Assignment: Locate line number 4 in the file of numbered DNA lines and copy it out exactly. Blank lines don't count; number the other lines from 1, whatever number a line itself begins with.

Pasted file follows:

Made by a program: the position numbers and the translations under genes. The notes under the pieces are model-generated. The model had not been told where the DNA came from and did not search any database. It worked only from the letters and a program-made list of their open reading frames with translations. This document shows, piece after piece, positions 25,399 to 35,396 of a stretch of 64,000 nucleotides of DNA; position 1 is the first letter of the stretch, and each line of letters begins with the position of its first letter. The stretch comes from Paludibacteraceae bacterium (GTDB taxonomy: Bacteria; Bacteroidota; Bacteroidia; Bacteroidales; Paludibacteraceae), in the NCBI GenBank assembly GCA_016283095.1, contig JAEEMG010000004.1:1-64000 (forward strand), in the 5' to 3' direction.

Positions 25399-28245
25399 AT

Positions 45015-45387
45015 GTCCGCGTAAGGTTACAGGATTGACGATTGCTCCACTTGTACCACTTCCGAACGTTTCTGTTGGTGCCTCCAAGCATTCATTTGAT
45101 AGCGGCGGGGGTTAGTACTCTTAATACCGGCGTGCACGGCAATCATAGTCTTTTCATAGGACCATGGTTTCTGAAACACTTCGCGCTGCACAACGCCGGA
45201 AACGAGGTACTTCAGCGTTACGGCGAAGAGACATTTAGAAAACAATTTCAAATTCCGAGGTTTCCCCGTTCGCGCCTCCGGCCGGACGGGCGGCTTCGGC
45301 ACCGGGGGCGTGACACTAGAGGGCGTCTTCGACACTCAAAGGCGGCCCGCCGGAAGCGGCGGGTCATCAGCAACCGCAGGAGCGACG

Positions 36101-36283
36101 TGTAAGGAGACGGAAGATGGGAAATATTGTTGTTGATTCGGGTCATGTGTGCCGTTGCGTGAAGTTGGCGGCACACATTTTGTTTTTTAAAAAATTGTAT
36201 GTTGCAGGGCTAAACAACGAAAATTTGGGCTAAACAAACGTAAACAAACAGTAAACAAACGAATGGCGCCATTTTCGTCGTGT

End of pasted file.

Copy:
Positions 45015-45387